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Sony chief haunted by dark shadow

Dominic Rushe (SMH) | May 12, 2011
In the autumn of his career, Sony's British-born chief executive is beset by rivals and crises.

After Vietnam he returned to CBS, rising through the ranks to become president and winning nine Emmys, including one for The CIA's Secret Army, an expose of the US's undercover war against Cuba's Fidel Castro after the Bay of Pigs. Stringer's mix of charm and hard work made him one of the hottest media executives in the US.

Idei picked Stringer for Sony in 1997 after the latter had left CBS for a brief stint at the head of an ill-fated venture called Tele-TV. He was always going to stand out in Japan, but he was culturally adept in an unfamiliar environment, and was quick to introduce colleagues to the delights of Welsh golf courses.

Stringer can be blunt too - an unusual trait in Japanese corporate culture. He was in the running for director-general of the BBC at the end of the 1990s and during one interview someone asked him if he was a little too old for the job. "I'm only six weeks older than I was when you asked me to apply," Stringer replied.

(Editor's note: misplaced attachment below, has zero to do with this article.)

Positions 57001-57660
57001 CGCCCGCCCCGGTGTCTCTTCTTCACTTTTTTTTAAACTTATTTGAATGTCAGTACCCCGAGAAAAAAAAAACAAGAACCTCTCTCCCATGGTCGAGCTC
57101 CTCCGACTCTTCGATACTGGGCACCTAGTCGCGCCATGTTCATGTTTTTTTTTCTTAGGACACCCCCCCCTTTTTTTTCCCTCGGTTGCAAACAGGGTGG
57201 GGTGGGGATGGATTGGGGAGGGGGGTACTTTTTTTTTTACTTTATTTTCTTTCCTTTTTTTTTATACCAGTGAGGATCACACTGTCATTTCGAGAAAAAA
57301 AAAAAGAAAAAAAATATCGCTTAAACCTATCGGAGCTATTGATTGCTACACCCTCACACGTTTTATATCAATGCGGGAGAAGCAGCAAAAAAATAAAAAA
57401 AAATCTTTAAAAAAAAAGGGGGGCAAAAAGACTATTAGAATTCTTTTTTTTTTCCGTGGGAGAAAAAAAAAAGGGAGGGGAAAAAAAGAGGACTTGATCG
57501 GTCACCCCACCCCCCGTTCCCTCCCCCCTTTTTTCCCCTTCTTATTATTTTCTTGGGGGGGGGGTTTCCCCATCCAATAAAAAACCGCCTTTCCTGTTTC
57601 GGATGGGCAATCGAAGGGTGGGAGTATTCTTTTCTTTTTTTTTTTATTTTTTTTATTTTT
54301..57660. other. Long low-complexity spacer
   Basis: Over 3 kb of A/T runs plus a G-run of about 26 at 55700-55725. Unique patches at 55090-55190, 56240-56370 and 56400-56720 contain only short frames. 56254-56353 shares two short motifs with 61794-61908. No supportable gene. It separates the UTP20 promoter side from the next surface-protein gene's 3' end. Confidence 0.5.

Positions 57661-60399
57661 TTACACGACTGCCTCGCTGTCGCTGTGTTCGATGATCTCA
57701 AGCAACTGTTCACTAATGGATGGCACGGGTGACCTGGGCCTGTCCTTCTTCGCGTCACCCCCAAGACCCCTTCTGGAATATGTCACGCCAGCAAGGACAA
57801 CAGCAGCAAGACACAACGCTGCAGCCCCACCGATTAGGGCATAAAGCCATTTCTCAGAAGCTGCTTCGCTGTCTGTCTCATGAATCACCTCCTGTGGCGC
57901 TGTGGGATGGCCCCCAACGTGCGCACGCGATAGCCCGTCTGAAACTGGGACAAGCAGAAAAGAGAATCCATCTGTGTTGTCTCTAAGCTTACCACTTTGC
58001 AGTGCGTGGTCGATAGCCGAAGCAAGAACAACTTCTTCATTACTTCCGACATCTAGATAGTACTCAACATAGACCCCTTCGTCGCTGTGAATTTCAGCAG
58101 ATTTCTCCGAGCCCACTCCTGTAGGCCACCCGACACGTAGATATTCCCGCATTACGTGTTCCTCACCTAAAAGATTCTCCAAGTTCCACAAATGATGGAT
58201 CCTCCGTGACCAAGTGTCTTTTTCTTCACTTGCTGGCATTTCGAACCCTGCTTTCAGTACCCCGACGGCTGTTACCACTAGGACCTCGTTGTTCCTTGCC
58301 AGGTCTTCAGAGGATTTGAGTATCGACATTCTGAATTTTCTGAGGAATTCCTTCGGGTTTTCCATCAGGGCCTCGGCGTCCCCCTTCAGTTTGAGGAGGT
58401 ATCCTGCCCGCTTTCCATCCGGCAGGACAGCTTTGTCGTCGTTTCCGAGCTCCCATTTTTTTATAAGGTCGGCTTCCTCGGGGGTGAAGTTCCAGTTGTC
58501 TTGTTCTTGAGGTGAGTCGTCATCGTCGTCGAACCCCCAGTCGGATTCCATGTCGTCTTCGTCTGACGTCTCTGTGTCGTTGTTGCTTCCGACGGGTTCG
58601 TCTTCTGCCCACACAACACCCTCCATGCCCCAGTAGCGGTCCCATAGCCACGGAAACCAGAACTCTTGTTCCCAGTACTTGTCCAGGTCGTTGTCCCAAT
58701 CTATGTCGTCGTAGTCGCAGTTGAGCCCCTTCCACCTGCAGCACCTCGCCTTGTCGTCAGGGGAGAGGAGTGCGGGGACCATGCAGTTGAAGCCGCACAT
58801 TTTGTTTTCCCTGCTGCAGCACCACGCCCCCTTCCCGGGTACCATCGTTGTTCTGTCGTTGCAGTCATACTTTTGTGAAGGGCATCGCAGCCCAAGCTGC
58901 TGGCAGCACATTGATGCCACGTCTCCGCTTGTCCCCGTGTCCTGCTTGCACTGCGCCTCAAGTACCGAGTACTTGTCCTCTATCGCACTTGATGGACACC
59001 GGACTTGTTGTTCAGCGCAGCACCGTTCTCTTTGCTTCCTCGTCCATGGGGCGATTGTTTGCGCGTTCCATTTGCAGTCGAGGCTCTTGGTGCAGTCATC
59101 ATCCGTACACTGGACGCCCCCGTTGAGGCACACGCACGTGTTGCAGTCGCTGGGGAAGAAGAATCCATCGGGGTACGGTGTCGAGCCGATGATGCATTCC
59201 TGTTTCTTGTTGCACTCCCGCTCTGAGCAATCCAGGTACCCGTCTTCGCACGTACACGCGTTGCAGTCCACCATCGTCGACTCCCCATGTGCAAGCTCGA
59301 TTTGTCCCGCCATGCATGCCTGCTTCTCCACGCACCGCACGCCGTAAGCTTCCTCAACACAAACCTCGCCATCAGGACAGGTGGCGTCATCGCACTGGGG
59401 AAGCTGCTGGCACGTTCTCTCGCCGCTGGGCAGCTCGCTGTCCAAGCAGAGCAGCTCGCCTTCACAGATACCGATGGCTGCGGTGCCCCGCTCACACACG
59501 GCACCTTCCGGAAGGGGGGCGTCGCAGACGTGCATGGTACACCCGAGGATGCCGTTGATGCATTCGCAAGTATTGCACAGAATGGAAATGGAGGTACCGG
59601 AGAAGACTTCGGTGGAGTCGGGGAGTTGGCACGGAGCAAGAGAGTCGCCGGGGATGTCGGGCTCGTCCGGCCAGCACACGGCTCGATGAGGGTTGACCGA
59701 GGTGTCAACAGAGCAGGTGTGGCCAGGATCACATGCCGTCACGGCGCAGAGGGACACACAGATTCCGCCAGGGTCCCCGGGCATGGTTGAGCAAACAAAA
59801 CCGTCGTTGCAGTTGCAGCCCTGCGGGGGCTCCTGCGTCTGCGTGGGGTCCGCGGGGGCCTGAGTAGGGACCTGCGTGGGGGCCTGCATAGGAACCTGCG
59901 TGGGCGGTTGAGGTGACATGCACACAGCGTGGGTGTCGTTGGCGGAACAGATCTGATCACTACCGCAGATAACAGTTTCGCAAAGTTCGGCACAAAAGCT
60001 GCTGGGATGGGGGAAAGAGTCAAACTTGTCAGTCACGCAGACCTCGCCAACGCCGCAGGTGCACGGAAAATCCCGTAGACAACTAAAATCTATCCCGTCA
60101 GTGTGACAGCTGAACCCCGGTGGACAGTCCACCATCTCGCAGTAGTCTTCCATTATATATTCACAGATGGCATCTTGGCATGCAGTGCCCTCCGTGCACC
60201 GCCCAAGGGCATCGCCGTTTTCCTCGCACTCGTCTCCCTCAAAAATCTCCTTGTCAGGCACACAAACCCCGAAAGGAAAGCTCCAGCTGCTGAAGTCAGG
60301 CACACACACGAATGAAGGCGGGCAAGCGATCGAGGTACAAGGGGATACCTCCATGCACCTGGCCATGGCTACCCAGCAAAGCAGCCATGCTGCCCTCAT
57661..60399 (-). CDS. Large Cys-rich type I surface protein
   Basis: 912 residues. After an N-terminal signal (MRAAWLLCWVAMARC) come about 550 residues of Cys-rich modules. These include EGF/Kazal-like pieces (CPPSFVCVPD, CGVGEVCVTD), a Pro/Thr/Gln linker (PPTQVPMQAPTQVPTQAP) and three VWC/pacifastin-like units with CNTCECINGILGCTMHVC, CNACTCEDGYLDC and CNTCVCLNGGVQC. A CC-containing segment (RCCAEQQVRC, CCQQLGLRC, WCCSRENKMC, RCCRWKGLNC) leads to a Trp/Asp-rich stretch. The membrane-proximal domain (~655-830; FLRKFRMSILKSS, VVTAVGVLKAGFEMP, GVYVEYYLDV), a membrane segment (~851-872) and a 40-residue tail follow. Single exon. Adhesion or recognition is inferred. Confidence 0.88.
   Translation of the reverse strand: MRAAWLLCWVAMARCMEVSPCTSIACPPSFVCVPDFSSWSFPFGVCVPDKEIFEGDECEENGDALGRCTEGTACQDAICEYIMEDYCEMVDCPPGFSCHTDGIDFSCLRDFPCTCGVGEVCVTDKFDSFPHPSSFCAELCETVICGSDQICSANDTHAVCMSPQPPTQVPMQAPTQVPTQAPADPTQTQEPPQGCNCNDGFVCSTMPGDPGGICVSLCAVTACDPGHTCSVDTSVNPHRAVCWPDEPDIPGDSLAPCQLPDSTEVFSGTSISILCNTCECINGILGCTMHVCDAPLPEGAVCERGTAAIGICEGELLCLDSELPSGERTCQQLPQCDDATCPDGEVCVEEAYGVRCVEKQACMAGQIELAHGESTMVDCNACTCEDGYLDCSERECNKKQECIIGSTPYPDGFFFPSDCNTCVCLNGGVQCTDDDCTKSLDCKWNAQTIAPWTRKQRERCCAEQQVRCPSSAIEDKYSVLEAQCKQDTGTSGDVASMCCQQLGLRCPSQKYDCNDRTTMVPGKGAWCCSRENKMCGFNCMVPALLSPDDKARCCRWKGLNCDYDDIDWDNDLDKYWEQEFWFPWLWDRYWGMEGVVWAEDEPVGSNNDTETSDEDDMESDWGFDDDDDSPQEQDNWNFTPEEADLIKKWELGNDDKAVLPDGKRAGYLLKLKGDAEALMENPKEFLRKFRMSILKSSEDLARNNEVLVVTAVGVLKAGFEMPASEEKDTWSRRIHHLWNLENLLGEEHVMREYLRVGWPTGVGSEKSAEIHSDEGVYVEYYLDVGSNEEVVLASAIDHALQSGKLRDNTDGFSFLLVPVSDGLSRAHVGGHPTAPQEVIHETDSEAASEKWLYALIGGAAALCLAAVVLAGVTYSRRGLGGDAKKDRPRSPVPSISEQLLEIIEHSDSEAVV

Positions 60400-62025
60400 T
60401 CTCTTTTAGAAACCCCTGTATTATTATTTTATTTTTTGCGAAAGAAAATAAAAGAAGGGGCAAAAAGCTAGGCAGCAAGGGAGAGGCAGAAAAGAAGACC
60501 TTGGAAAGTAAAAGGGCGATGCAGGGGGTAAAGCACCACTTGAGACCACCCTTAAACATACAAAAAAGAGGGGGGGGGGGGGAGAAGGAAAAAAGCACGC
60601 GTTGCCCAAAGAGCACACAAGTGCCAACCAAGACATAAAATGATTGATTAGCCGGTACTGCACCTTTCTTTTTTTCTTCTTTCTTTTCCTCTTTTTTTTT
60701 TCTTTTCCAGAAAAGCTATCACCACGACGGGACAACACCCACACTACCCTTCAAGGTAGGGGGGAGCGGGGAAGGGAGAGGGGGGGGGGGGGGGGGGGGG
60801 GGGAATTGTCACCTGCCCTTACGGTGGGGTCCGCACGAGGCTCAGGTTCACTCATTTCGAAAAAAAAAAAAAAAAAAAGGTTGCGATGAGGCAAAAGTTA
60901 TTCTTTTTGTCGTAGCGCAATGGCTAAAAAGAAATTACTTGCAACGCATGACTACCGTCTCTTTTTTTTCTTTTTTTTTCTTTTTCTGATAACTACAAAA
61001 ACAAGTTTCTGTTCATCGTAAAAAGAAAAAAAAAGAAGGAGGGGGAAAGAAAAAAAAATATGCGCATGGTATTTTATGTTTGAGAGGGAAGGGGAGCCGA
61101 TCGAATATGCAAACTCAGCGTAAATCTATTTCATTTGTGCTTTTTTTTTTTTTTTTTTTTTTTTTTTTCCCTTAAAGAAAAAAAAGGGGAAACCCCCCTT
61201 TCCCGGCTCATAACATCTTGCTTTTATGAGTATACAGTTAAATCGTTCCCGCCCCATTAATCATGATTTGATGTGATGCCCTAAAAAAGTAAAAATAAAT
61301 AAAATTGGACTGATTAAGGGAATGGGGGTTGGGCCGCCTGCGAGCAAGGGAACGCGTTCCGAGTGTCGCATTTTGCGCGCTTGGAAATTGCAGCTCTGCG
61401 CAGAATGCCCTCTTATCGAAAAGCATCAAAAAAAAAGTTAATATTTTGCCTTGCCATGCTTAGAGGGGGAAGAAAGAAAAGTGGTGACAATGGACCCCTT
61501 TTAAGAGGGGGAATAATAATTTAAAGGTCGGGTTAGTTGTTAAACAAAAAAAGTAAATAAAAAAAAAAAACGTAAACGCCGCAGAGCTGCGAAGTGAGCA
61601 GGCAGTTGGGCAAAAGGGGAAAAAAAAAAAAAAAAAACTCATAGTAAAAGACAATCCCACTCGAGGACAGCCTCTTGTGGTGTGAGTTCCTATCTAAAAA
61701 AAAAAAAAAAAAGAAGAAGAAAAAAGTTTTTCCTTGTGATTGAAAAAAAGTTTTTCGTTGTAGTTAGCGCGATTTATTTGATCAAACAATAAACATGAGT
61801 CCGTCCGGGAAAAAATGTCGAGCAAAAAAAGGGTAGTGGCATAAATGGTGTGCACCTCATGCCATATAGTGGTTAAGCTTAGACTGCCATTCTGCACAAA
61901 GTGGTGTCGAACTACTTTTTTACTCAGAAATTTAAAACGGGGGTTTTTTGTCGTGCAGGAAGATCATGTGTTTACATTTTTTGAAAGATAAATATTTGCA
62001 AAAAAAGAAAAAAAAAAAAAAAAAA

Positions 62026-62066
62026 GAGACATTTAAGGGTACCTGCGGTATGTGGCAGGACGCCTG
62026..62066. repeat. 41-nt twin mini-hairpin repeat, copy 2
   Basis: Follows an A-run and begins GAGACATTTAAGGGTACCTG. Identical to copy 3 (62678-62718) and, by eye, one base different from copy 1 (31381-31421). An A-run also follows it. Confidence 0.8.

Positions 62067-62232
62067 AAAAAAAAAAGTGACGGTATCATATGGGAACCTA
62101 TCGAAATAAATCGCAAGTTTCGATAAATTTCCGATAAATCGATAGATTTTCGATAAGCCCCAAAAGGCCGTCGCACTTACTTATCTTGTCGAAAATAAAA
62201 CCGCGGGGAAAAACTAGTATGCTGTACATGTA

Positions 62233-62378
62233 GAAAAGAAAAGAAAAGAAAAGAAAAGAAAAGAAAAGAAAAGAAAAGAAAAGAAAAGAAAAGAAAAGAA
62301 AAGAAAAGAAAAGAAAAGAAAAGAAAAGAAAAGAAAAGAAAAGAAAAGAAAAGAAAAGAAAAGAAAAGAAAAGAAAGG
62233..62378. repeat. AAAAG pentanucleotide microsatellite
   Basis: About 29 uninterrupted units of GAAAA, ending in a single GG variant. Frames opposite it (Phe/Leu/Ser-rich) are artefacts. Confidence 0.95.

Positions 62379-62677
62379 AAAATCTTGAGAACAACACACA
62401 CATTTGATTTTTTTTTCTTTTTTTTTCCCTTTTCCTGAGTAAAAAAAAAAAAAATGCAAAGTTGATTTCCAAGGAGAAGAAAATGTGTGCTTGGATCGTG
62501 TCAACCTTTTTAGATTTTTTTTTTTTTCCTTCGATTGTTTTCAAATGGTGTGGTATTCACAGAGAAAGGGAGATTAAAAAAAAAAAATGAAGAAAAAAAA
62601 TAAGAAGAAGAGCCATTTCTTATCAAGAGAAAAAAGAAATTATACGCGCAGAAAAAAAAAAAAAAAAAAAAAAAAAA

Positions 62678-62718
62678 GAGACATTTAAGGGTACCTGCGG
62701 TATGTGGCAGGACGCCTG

Unafraid to shake things up, he has slashed jobs at Sony, ousted high-profile executives and brought in more outsiders. But for all Stringer's charm and ruthlessness, Sony is far from the innovative powerhouse it once was. Apple dominates digital music. Amazon's Kindle is beating Sony's Reader. LG, Samsung and Vizio have proved tough competition in HD TVs. The entire music business is suffering, and while film has been a good business for the company, this summer looks patchy at best.

PlayStation, too, faced stiff competition from Nintendo's Wii and Microsoft's Xbox, but it has been a bright spot for the company's digital strategy. There are 50 million PlayStation 3s around the world, all capable of accessing a world of online content as well as playing games. Indeed, it was starting to look like Sony's Trojan horse, a way to take the digital fight back to Apple and its rivals - but the hacking scandal has cast a dark shadow over those plans.

For years, Stringer has talked about returning to Britain. His family live in Oxfordshire, north west of London, and the Sony boss spends his time flying between there, New York and Tokyo. A welcome in the hillsides must look more tempting than ever now. Having risen in the west, perhaps Stringer's long American odyssey is finally setting in the east.

Guardian News & Media

 

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